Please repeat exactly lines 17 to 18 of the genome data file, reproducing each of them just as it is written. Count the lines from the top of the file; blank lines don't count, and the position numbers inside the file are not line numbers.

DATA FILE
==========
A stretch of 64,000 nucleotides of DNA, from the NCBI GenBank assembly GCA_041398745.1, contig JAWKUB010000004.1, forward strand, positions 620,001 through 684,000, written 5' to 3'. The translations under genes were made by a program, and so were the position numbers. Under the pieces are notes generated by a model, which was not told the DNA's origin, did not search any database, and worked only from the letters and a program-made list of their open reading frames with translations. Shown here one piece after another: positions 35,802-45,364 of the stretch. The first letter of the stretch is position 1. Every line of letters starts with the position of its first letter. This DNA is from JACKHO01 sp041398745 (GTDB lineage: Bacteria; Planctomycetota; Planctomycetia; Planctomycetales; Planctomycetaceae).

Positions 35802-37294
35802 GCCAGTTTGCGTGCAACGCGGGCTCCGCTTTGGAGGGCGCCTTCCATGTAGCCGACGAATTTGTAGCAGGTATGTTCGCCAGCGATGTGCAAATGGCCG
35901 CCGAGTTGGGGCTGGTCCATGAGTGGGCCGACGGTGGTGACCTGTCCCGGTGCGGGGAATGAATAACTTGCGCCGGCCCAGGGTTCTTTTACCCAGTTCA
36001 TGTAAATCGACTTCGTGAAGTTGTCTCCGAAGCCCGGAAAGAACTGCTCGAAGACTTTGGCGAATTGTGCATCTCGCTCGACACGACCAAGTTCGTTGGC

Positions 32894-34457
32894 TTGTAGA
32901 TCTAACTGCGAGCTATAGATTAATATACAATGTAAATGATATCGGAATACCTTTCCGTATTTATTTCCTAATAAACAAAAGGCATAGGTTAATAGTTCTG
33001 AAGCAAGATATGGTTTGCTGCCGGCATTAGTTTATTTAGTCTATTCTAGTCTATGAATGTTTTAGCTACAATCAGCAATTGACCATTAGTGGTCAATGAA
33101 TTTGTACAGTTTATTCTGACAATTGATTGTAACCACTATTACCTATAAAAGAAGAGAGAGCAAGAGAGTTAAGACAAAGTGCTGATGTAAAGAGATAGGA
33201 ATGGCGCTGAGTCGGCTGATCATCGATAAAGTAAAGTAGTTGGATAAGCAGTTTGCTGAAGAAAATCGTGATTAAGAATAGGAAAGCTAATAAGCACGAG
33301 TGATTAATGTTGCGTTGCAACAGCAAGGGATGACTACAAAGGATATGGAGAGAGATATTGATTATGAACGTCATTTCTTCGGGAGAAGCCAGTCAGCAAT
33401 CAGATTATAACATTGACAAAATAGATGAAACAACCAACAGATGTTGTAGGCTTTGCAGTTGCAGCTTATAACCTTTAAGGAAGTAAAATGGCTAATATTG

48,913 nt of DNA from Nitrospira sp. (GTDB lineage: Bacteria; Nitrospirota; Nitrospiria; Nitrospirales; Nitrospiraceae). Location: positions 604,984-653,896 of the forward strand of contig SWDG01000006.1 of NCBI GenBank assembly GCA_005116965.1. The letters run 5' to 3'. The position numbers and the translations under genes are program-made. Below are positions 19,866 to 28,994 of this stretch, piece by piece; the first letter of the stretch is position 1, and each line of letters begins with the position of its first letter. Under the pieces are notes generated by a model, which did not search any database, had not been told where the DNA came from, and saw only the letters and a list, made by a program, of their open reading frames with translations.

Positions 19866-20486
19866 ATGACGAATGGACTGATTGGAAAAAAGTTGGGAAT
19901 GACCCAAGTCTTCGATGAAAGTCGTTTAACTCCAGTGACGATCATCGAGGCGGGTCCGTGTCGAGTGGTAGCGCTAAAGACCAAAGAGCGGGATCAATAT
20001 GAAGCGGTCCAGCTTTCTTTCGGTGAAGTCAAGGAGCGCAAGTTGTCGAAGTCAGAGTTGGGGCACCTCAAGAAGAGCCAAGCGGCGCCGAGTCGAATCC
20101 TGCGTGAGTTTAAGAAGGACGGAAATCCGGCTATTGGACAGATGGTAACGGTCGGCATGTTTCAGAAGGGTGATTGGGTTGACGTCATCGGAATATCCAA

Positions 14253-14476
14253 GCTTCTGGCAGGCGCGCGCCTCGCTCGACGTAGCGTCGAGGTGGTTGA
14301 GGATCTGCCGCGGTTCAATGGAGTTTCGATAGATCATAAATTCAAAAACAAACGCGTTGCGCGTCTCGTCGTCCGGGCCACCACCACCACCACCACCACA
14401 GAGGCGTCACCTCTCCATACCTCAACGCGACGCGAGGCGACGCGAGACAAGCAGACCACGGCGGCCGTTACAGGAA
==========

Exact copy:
19901 GACCCAAGTCTTCGATGAAAGTCGTTTAACTCCAGTGACGATCATCGAGGCGGGTCCGTGTCGAGTGGTAGCGCTAAAGACCAAAGAGCGGGATCAATAT
20001 GAAGCGGTCCAGCTTTCTTTCGGTGAAGTCAAGGAGCGCAAGTTGTCGAAGTCAGAGTTGGGGCACCTCAAGAAGAGCCAAGCGGCGCCGAGTCGAATCC